The Role of Policy Logic in U.S. Climate Legislation

5 Pages Posted: 23 Jul 2009 Last revised: 24 Jul 2009

Date Written: July 23, 2009

Abstract

The Waxman-Markey climate bill, passed by the U.S. House of Representatives in June, 2009, is grounded on a cap-and-trade regulatory ideology that favors cost reductions over emission reductions even when costs are well within acceptable limits and when emission targets do not approach sustainability requirements. Carbon taxes, by contrast, could create stable emission-reduction incentives that are not limited by predetermined targets; but carbon taxes are politically handicapped by proponents’ insistence that tax policy function primarily to extract revenue from regulated industries. Greenhouse gas regulatory policy could be vastly more efficient if the dogmatic ideologies of both cap-and-trade and carbon taxes were eschewed in favor of rational and pragmatic policy logic, recognizing the overriding political constraint of cost acceptability and the efficiency advantage of using carbon pricing revenue to reduce regulated industries’ emissions.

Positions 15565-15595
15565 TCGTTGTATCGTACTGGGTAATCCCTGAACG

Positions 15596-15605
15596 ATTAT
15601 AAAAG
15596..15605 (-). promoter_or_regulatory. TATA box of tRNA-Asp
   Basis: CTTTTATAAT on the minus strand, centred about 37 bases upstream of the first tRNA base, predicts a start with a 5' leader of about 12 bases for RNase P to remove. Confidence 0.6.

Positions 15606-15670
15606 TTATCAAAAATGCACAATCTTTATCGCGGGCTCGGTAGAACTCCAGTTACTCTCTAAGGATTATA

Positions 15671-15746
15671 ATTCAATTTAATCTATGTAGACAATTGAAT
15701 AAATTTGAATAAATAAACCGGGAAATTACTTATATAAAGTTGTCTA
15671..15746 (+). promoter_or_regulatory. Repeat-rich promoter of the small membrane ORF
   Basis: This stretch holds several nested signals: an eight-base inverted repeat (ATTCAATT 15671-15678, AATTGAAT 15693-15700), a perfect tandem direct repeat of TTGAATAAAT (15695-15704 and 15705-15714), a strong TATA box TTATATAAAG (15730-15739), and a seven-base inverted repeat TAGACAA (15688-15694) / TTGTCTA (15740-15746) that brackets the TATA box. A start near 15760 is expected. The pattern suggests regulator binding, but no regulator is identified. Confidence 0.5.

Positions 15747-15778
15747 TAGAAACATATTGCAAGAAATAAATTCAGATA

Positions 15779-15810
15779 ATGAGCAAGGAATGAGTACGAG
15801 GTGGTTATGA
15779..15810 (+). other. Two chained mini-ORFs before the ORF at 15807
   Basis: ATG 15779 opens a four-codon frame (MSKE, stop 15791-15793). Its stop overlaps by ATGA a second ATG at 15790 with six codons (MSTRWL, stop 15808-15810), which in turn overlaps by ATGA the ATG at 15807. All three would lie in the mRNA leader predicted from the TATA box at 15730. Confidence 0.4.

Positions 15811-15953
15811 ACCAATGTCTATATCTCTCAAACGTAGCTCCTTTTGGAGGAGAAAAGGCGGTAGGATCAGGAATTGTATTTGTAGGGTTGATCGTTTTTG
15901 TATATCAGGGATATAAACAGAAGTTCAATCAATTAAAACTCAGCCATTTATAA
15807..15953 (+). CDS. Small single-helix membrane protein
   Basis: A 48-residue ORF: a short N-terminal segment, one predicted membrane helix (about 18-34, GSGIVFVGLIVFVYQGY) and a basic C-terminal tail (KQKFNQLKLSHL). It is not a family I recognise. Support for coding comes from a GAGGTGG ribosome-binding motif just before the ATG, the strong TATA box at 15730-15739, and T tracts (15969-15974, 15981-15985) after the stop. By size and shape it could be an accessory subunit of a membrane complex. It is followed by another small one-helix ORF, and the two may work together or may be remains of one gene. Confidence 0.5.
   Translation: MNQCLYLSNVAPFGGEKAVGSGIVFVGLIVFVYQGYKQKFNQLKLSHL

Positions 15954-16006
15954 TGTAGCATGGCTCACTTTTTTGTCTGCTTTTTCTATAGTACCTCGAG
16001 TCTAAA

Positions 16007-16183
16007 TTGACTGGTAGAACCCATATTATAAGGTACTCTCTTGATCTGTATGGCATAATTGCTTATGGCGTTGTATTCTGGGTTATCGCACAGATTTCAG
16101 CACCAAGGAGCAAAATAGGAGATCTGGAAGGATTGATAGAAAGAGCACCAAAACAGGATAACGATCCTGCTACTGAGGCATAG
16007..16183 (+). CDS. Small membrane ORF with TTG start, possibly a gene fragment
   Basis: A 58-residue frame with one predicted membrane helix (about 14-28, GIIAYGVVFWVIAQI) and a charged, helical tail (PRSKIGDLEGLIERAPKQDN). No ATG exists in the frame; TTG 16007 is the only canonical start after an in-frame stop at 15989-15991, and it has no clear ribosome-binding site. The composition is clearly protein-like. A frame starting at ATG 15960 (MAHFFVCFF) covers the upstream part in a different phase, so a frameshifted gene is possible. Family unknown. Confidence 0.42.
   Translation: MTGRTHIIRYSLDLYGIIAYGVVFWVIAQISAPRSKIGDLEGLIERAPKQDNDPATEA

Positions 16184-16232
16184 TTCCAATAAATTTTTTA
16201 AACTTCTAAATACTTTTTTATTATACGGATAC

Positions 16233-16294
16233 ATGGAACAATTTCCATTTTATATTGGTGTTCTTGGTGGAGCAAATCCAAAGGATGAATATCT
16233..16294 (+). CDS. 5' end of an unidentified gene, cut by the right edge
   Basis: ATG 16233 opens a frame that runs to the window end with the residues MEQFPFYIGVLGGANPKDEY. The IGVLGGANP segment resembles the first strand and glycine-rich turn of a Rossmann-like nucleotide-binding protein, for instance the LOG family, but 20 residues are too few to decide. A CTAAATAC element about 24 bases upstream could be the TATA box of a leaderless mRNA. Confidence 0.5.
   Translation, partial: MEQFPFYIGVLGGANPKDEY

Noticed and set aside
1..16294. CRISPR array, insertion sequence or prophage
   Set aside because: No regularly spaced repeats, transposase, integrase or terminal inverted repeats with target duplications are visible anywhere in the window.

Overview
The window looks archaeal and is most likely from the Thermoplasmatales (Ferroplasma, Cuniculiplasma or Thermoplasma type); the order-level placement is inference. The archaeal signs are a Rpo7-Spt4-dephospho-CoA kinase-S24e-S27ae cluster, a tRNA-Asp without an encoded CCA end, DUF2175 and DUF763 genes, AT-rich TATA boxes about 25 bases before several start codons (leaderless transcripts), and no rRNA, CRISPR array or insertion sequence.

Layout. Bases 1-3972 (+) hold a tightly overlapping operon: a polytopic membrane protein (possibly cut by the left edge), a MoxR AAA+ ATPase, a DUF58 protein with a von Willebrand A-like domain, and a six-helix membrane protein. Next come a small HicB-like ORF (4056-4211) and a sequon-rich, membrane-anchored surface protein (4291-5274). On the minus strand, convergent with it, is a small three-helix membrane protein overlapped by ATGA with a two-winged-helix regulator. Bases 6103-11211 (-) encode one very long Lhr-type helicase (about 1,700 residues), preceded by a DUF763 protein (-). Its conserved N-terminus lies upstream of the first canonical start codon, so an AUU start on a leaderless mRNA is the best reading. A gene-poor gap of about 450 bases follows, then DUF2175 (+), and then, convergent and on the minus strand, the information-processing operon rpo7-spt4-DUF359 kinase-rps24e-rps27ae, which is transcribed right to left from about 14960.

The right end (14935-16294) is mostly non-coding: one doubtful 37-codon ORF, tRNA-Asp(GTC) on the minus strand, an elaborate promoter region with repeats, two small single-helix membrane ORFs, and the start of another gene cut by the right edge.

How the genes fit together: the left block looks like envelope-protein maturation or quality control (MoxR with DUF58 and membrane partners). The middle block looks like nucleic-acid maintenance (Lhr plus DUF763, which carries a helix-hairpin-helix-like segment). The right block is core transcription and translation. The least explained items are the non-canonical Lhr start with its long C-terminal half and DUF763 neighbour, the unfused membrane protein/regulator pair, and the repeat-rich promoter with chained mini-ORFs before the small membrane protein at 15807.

Keywords: cap-and-trade, carbon tax

JEL Classification: H21, O38, Q28, Q48

Suggested Citation

Johnson, Kenneth C., The Role of Policy Logic in U.S. Climate Legislation (July 23, 2009). Available at SSRN: https://ssrn.com/abstract=1437741 or http://dx.doi.org/10.2139/ssrn.1437741

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